Mystical Moors of the Scottish Highlands

Leaving London behind, I shifted gears into cruising altitude and turned on the radio for the first time. Gazing into the rearview mirror, I saw the noise and the lights and the black cabs that have characterized metropolitan London for years fade into oblivion, echoing the superficiality of the capitalist charisma the city exudes. Having spent the last 96 hours in the city and visited every tourist spot, my caged soul soon became despairingly thirsty for an escape route.

Plugging in my iPod, I shuffled through the playlist to Frank Sinatra’s The Way You Look Tonight, and seamlessly merged onto the M40 highway as I made a beeline towards the northern part of United Kingdom. Six hours, two cappuccinos and three hot dogs later, the topography of the surrounding region started to mystically transform into the canvas God had originally crafted. Winding roads that disappeared in between mountains, stone houses with a fiery glow emitting from windows and the wild serenity trapped within the Loch Tay enticingly welcomed me. Gloomy highlands covered in dark clouds echoed on either side of the narrow path and temperatures started to drop almost as fast as the engine revved.

I was in the realms of Scotland – the land of Vikings!

Once known as the City of Literature, Edinburgh is not just another economic capital, but is also home to some of the most fascinating castles, historical figures and stories that make Scandinavian Scotland the land it is today. Residing in the city center, my first stop was Arthur’s Seat which, situated just outside the city is the perfect location for panoramic views of Edinburgh. But perhaps the main reason tourists flock to the Scottish capital was the iconic and imperious Edinburgh Castle that has dominated the city’s outline since the 12th century, with inhabitants residing on its base as early as 850 BC.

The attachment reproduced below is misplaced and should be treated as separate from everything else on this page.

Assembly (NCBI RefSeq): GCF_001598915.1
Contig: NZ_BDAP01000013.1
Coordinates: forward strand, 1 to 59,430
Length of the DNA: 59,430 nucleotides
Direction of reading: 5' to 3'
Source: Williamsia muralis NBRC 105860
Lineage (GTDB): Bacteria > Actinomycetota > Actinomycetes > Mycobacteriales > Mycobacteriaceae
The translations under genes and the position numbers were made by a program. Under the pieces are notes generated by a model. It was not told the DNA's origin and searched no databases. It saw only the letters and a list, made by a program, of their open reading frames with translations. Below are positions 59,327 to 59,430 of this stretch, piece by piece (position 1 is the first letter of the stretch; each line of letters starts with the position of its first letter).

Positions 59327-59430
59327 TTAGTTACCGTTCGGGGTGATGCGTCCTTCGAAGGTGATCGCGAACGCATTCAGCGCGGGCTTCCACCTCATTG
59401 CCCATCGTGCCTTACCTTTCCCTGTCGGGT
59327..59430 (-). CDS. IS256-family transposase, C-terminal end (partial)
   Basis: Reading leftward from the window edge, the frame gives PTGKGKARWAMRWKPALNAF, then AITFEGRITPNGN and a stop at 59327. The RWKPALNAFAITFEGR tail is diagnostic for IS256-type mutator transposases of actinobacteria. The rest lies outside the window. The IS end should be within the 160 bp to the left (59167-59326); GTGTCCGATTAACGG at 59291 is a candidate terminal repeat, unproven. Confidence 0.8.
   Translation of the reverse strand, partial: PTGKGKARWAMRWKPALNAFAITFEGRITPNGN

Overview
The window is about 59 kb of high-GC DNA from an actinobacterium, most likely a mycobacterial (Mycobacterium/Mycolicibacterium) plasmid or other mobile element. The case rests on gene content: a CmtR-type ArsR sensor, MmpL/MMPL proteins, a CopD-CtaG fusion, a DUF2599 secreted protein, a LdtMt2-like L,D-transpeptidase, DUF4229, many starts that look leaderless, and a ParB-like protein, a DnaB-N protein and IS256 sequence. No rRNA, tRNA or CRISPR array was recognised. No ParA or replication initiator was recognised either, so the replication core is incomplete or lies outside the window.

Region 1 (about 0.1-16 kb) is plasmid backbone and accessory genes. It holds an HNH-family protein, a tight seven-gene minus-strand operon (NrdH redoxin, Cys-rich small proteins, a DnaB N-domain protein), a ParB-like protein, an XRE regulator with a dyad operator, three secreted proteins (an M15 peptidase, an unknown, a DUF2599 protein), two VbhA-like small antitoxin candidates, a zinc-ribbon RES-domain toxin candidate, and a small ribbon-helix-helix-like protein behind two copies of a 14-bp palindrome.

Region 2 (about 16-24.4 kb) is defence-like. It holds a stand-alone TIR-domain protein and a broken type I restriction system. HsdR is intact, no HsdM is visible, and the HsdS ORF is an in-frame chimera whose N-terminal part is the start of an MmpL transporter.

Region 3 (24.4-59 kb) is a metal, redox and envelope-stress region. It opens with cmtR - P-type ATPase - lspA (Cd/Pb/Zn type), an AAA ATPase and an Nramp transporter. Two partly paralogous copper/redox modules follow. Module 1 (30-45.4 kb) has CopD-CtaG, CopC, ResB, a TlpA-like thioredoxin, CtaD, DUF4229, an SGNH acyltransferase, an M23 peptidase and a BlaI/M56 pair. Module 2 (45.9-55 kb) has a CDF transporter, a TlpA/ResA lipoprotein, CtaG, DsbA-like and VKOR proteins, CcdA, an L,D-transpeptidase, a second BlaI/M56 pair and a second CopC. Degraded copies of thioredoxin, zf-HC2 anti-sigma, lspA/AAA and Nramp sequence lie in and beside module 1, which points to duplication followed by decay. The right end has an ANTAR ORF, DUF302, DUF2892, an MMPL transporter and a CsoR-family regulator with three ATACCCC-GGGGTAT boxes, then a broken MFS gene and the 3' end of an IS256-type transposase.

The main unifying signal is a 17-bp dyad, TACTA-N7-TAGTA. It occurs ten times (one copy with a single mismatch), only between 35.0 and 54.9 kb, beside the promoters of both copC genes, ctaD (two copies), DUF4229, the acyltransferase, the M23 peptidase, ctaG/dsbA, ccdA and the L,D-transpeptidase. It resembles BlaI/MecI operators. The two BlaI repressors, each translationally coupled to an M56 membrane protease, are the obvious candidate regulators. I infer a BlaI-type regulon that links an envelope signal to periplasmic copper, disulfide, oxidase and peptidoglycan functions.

As I walked up towards the castle esplanade, the uneven, cobbled streets and whistling winds almost echoed the clashing of swords and gruesome tyranny of kings‘ centuries ago. Undoubtedly the highlight of the tour was the Crown, Scepter and the Sword of State which, collectively referred to as the Honors of Scotland, are also the oldest crown jewels in the British Isles. And what I absolutely did not expect were the real, gut-wrenching messages engraved on wooden doors by prisoners of war, most of who had abandoned all hope of ever seeing their families again.

Intricately and beautifully crafted kilts are indeed a true reflection of the Scotsman pride and to fully understand the culture, a visit to the local kilt market is an absolute must. With each color, tartan pattern and checkered design reflecting a different tribe, the ability of fully-grown beefy men to wear kilts (which look like skirts) and yet look masculine and royal was indeed remarkable. That and the cultural bagpipe music definitely make me want to settle down in Scotland.

My European friends had so reminiscently encouraged and yet warned me to try the signature Scottish pudding that was the national food of the country. Haggis, a savory pudding dish that is not particularly for the faint-hearted gastronomical fans, is far from the usual food items one can order at restaurants. Assumingly a creation of Scandinavian Scotland, haggis contains sheep’s’ pluck intensified with salts, spices and oatmeal and is served in perhaps the most bizarre of casings. Maybe an acquired taste, I thought to myself as I left the eatery, and promised myself to give my Indian taste buds another chance to taste Scottish ‘culture’.

But maybe I should acquire a taste for Haggis first.


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